So, what can you do? The good news: we have found that a large percentage of our patients experience significant relief or complete resolution of their allergic symptoms when they remove gluten and dairy from their diet. These can trigger an immune response in many people which can drive inflammation, sinus congestion, mucus product, and/or intestinal permeability. For these reasons, we recommend trying an elimination of both. But this is not just about what to remove. There are several foods with specific compounds that help mediate the immune response, reduce inflammation, and stabilize mast cells naturally!
Here are my top allergy-fighting foods:
- Foods high in luteolin, quercetin, and rutin. These compounds are in the family of flavonoids, a class of plant pigments that possess antioxidant, antimicrobial, anti-allergic, and anti-inflammatory properties. These flavonoids have been shown to inhibit the activation of mast cells and regulate inflammatory cytokines. Some of the best dietary sources of flavonoids are:
- Onions, apple skin, tea, coffee, parsley, green pepper, tomato, celery, and orange.
- Turmeric is a spice that dates back about 4,000 years to the Vedic culture in India. It has been used in cooking for centuries and is an important part of Ayurvedic medicine. Modern science has uncovered that curcumin, the active compound in turmeric, has potent anti-inflammatory, anti-cancer, and antioxidant properties. Research also shows that curcumin may inhibit mast cell-dependent allergic reactions.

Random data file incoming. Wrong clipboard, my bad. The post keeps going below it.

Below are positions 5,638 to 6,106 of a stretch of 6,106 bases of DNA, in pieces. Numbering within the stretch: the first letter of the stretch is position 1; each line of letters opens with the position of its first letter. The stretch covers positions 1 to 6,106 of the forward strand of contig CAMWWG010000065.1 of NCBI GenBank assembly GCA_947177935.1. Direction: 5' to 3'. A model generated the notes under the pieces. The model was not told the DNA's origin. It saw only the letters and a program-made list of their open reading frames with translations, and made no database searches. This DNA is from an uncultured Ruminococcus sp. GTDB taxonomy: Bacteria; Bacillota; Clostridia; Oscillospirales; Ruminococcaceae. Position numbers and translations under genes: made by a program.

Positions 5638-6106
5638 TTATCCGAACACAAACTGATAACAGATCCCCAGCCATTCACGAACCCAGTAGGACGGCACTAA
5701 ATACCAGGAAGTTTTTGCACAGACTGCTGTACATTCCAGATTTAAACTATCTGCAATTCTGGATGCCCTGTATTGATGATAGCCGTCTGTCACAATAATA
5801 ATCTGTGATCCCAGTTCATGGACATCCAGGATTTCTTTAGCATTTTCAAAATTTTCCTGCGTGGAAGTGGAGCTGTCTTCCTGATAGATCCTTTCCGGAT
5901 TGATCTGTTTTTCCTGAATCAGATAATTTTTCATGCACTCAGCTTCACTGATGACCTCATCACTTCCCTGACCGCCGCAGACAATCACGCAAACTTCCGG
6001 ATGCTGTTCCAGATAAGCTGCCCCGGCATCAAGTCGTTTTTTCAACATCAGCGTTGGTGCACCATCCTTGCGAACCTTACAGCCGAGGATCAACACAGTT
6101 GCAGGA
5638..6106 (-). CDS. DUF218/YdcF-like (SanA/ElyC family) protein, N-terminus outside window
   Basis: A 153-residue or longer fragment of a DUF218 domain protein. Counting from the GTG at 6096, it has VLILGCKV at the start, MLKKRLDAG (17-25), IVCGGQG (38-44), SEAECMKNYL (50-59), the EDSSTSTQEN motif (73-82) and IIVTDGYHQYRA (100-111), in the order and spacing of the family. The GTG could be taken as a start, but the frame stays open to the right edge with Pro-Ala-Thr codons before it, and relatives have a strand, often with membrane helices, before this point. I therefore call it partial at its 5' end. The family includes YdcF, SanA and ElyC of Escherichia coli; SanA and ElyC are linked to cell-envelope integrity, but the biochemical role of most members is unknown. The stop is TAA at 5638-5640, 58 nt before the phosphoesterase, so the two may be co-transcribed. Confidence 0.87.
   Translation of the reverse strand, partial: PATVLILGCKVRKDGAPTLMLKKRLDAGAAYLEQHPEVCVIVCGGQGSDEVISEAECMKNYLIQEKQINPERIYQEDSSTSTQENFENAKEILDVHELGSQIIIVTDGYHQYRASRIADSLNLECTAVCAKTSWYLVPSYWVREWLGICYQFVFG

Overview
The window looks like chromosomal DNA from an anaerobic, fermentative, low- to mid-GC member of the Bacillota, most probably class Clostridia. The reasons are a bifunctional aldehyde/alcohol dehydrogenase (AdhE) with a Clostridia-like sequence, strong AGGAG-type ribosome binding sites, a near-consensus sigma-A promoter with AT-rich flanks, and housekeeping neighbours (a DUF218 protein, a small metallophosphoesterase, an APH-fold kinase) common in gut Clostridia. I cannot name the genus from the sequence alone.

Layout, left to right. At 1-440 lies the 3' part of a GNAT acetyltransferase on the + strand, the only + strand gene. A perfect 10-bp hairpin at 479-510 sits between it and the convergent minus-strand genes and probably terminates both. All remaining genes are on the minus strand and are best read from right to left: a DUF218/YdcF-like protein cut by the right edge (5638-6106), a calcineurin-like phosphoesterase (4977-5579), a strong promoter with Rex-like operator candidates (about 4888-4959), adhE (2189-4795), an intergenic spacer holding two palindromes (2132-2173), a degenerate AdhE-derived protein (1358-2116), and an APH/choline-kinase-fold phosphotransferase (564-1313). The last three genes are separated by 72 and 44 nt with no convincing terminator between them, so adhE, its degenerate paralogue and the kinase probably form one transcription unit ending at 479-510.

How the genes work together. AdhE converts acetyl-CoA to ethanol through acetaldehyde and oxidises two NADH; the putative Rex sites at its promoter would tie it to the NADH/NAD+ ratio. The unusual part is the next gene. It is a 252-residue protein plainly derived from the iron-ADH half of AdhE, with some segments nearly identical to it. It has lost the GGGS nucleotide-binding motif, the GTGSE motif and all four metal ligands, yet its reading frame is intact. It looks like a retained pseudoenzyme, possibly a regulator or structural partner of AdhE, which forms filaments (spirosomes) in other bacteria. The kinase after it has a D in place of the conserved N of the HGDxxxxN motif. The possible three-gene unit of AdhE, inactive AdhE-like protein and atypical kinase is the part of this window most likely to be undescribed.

- Nettle is an herb that is traditionally consumed in the form of tea. Nettle contains several beneficial compounds including adenine, nicotinamide, and osthole which possess anti-inflammatory and anti-allergenic properties. They may also block histamine production and inhibit release of immune cells like eosinophils and leukocytes. In one study, 40 people took either 150mg of nettle or a placebo for 1 month. Those in the nettle group had fewer nasal eosinophil count and improved symptoms.
- Moringa is a plant otherwise known as the drumstick or miracle tree. Like turmeric, it has been used for centuries for its medicinal and anti-inflammatory properties. It is incredibly nutrient-dense and has been used historically to treat malnutrition because it contains vitamin A, B-complex vitamins, calcium, potassium, iron, magnesium, phosphorous, and zinc. Research suggests that topical moringa can improve atopic dermatitis through regulating the inflammatory response.
- Pomegranate extract is a rich source of polyphenols that may help to reverse intestinal permeability and help beneficial gut bacteria thrive. Research indicates that pomegranate and pomegranate extract have anti-inflammatory effects through suppression of mast cells by influencing gene expression, decreasing production of interleukin (IL)-6 and IL-8, as well as nuclear factor kappa B (NK-kB).
If you continue to struggle with symptoms of histamine overload despite removing gluten and dairy while increasing these foods listed above, or you have signs of mast cell activation syndrome where you experience repeated episodes of severe allergic reactions like anaphylaxis, we encourage you to work with a licensed functional medicine practitioner. You may benefit from functional lab testing and find that you require specific treatment, targeted supplements, and/or guidance on a low histamine diet for a period of time while your body heals.